THERE were 10 more children homeless in the Mid-West in June, compared to May. The figures for “hidden homelessness”, however, where people are couch surfing with friends and family, could push the figures higher.
Figures from the Department of Housing relating to the Mid-West show there were 112
dependents homeless during the week of June 19-25, compared to 102 from May 22-28.
In total, it found that 317 adults accessed local authority-managed emergency accommodation during the period June 19-25, of which 39 were in Clare and 278 in Limerick.
Of these adults, 42 are aged 18-24, 196 from 25-44, 72 from 45-64 and seven are over 65. About two-thirds were in supported temporary accommodation, including hostels, with on-site professional support. Another 82 were in private emergency accommodation, which may include hotels, B&Bs and other residential facilities.
The figures compare poorly with June of 2016, when there were 18 homeless adults in Clare and just 19 dependents in the Mid-West.
Tracey Reddy, client services manager with Mid West Simon Community, said homelessness is a growing problem in Clare and surrounding counties.
“Even in the last month, the number of children is up by 10 and any increase in children’s homelessness is something to be very concerned about. One of the things that we’re looking for is the Government to look at the loopholes that exist at the moment for people that are entering into homelessness from private rented accommodation. We’re seeing a lot of people coming into our service looking for support, who have received an eviction letter from a landlord. The reasons given are they are going to sell the property or a family member is going to move in. We would be looking for the Government to address issues like this, so people aren’t pushed into homelessness as a result of stipulations like that.”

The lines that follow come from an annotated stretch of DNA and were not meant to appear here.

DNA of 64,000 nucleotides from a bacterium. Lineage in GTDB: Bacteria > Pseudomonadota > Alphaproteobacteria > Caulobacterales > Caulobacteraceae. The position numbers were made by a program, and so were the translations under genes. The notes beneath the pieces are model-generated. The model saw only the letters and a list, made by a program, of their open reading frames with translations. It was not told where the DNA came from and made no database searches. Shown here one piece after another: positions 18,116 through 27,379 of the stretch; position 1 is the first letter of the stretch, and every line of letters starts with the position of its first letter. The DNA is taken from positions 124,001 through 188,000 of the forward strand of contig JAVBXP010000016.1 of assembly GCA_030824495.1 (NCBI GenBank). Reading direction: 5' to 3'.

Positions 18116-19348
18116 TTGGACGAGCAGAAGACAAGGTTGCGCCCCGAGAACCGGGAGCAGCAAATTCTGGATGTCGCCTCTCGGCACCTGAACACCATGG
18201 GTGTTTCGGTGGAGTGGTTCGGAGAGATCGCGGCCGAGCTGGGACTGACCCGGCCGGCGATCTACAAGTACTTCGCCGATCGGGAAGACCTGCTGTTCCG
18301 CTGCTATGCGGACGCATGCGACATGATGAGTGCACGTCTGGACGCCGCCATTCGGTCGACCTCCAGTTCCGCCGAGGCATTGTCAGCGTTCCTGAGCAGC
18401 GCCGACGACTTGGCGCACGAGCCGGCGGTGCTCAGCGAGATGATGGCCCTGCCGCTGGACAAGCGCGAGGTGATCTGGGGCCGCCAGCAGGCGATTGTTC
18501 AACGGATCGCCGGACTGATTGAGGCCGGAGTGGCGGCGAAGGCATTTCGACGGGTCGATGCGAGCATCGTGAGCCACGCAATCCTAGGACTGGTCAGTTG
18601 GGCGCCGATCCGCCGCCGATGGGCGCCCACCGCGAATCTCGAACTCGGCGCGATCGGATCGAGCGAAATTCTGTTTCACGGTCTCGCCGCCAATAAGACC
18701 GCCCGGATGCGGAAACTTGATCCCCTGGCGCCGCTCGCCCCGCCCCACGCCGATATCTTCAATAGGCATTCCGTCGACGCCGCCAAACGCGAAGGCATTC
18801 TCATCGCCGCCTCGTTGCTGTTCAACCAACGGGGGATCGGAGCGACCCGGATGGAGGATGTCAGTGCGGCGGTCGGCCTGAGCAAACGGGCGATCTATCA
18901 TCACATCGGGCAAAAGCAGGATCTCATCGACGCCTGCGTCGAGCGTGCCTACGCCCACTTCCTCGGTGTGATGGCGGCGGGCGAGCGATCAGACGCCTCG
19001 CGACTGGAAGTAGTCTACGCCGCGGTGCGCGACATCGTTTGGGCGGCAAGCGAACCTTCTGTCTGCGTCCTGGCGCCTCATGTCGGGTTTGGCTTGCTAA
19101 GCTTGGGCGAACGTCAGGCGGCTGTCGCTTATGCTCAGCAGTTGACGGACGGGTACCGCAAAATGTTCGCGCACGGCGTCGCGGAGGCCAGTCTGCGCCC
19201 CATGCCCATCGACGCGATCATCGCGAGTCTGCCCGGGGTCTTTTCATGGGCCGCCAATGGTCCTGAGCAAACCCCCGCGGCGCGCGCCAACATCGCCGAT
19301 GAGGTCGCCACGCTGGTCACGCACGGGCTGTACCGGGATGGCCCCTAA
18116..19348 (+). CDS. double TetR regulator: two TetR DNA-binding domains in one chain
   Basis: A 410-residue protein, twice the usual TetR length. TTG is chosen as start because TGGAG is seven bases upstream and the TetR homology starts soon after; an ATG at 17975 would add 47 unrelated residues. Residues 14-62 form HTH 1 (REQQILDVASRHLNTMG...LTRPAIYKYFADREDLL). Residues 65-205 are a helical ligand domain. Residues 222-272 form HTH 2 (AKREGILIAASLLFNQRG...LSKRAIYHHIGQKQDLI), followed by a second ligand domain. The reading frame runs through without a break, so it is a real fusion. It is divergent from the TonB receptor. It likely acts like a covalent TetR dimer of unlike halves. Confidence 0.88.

Clare’s larger towns is where homelessness is most prevalent. Ms Reddy said it can be difficult for people to access the type of supports they need.
“You’d see the numbers in urban areas like Ennis, Shannon and Kilrush. There’s more visibility, if you like, of homelessness. One of the problems is getting supports to people who present as homeless in rural areas. Services exist in Ennis and we have a very busy office in Kilrush but, if someone presents in Clare as homeless on a Friday evening, their only option is to get in touch with the homeless unit in Limerick. How do they get into Limerick? How do they access the service?”
Even though homelessness is seen as a major problem, Ms Reddy believes the extent of it is still underestimated. “Another significant issue right across the country is hidden homelessness. These are people who are couch surfing. They are staying with a friend one night, family the next night, just simply because they don’t have accommodation themselves. They don’t want to present as homeless. We think the number of hidden homeless in Ireland is very high, but we don’t have figures for it.”
By Owen Ryan